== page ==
Why Concrete Is Reinforced With Steel

Most concrete structures are constructed with steel reinforcements. In almost all cases, it is not possible to see the steel because it is inside the concrete. Concrete structures built without steel reinforcement will not last long under the forces that will be acting on it over its lifetime.

Composition of concrete

Under normal circumstances, concrete usually consists of materials such as sand, crushed stone or gravel, commonly called aggregates, and cement to bind them together. Water is then added to make the mixture plastic enough for form work. For the concrete to be properly shaped accordingly, it should be in a plastic condition during mixing. The mixture is then placed in forms depending on the shape that is desired. These forms can be made of wood or steel. Inside the forms, steel reinforcement may be put depending on the strength required. The cementing material will later harden to give the concrete the appearance of a natural stone. The cementing material is a finely- ground powder manufactured by cement companies. Due to the chemical reaction with water, the cement later hardens. The mass begins to stiffen in about 45 minutes, and thereafter continues to harden indefinitely.

Steel reinforcement

Concrete beams reinforced with steel can be considered as a beam of two materials. To understand how the two materials will behave under stress or strain, it is necessary to transform the composite beam into an equivalent beam of one material. It is important to know that the strength of concrete is much greater in compression than in tension. It is strong in resisting compressive forces (those that tend to crush it) but weak in resisting tensile forces (those that tend to pull it apart). Hence concrete is the best material to use for members that are subjected to compressive forces such as posts or beams. When a slab or a beam is loaded, it bends or deflects, so it has one convex surface and one concave surface. For beams supported on both ends such as a floor slab, the top surface will be the concave side while the bottom surface will be the convex side. In any beam, the material on the convex side will be stretched therefore in tension while the material on the concave side will be shortened and therefore in compression. Compressive forces will be acting on the concave side of the concrete slab while tensile forces will be acting on the convex side. Hence a rectangular beam of concrete will fail from the tensile stresses on the convex side. The beam can be greatly strengthened by imbedding steel bars on the convex side. Since concrete grips the steel strongly, there will be no sliding of the steel bars with respect to the concrete during bending. In practice, the cross-sectional area of the steel bars is usually such that the tensile strength of the concrete on the convex side is overcome before yielding of the steel begins, and at larger loads the steel alone takes practically all the tension. Hence in establishing the bending stresses in reinforced-concrete beams, it is assumed that all the tension is taken by the steel and all the compression by the concrete.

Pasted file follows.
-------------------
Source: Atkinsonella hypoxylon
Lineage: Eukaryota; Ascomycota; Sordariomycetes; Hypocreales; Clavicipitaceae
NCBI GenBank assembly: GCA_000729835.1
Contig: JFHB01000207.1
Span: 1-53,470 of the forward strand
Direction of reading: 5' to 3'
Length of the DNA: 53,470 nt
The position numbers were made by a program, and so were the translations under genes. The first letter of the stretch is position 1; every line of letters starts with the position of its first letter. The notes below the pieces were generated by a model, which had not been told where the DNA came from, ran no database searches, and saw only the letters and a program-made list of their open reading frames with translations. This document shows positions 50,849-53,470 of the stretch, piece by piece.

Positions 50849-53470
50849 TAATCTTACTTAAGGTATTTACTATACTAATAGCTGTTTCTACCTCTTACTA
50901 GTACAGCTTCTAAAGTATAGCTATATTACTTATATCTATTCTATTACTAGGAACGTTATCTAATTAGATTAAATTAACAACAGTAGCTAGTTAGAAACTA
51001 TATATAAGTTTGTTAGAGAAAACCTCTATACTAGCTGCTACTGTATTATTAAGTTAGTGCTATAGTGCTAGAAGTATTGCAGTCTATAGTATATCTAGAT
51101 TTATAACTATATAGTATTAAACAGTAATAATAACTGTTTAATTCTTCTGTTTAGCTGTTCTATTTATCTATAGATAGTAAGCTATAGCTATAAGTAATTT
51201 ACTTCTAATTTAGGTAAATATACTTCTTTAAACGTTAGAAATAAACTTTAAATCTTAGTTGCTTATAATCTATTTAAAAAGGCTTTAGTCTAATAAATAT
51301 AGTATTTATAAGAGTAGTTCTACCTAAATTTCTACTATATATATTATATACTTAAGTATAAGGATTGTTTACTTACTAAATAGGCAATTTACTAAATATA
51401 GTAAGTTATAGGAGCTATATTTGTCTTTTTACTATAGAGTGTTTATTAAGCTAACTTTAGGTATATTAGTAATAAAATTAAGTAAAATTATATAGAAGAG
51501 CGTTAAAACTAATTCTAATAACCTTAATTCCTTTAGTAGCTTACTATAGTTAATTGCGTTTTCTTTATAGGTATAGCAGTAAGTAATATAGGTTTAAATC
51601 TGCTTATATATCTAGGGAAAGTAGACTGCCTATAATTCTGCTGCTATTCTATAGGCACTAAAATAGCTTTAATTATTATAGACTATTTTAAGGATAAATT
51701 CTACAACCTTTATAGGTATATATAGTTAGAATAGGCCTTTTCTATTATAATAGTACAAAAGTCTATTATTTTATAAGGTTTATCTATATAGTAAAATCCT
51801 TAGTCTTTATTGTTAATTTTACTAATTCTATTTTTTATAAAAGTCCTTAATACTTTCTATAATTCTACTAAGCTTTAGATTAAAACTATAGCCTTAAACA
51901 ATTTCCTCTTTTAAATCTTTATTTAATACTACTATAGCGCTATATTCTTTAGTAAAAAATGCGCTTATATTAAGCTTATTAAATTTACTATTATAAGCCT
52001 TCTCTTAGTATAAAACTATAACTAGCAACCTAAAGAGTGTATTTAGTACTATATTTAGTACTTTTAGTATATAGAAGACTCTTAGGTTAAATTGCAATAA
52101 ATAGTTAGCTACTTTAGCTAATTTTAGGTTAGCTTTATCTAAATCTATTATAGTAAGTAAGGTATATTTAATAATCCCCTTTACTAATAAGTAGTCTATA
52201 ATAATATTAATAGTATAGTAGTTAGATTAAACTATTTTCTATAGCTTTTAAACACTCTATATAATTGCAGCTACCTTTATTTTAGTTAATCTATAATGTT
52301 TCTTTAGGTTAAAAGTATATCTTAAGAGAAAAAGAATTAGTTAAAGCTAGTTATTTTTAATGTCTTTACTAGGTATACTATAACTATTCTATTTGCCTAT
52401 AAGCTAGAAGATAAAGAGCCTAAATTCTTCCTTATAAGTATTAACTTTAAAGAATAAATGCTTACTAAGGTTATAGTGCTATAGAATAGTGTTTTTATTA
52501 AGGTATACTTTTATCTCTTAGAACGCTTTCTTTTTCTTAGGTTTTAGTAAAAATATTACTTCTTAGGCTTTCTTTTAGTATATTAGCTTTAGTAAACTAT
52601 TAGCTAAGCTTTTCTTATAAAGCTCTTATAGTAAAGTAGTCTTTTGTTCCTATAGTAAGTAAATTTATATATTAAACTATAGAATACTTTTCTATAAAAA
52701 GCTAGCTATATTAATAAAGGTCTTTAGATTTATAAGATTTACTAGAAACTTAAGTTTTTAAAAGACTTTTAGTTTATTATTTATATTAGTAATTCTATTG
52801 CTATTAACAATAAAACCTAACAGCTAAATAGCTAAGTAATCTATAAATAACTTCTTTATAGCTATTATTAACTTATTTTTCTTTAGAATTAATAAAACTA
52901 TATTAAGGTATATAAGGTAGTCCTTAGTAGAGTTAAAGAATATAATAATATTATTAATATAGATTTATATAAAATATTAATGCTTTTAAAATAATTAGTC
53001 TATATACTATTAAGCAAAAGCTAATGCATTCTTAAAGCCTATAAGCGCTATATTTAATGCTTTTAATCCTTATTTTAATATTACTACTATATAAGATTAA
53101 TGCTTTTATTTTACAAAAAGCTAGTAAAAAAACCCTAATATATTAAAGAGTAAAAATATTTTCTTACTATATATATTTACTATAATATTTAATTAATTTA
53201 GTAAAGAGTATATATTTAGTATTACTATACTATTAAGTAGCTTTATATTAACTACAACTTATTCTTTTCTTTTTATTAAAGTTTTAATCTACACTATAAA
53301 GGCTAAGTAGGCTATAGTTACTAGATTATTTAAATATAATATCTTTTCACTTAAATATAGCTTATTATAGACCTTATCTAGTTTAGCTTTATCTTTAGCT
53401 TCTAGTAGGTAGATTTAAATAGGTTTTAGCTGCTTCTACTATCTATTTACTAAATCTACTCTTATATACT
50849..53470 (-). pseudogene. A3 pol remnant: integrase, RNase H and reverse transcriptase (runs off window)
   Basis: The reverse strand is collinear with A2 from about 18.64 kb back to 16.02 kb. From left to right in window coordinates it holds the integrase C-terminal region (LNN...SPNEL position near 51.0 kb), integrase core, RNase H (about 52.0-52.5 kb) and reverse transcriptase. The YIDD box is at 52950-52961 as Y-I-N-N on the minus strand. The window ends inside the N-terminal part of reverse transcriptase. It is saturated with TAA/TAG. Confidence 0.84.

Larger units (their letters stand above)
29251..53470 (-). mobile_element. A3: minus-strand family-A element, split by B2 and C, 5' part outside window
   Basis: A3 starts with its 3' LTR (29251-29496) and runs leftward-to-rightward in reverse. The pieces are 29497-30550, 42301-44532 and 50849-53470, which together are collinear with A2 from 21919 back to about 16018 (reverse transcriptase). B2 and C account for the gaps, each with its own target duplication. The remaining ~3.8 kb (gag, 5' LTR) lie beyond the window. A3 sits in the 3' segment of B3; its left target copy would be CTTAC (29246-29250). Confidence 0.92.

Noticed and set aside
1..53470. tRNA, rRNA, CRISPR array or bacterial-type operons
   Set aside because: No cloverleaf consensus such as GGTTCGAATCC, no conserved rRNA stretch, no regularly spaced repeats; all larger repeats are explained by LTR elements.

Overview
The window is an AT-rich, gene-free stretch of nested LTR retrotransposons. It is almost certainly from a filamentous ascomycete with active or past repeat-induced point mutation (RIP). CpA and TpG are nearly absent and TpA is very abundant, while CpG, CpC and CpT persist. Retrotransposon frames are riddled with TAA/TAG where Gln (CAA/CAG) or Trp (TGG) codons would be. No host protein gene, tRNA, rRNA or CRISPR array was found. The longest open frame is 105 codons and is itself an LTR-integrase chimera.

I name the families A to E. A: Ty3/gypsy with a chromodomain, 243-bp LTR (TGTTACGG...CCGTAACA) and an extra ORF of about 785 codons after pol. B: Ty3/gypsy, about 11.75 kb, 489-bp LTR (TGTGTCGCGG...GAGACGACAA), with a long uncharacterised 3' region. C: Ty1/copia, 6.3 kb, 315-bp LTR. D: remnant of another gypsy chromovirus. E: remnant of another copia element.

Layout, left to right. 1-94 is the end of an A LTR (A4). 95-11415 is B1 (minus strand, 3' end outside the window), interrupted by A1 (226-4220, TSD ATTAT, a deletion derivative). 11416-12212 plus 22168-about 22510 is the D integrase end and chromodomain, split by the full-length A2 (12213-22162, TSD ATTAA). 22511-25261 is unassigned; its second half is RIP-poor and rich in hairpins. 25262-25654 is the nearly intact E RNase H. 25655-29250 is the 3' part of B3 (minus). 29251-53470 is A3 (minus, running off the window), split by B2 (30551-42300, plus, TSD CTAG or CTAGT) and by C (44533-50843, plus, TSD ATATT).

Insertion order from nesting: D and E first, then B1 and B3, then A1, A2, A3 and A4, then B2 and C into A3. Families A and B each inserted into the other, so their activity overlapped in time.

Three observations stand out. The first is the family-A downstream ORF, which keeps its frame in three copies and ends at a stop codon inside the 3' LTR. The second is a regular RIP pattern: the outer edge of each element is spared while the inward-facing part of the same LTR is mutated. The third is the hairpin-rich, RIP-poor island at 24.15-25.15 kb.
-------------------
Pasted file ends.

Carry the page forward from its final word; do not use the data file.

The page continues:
To make concrete resist the forces that will act on it, steel is embedded in it for the purpose of resisting the tensile forces. Reinforced concrete is a combination of concrete and steel. The steel is arranged such that the two materials act together as a unit to carry the loads. To protect the steel from damage by fire, the reinforcement in beams and columns should not be placed nearer the exposed surface. It is advisable to leave a clearance of about 1.5 inches or approximately 4 cm. This specification fixes a lower limit for the depth of concrete below the reinforcing bars.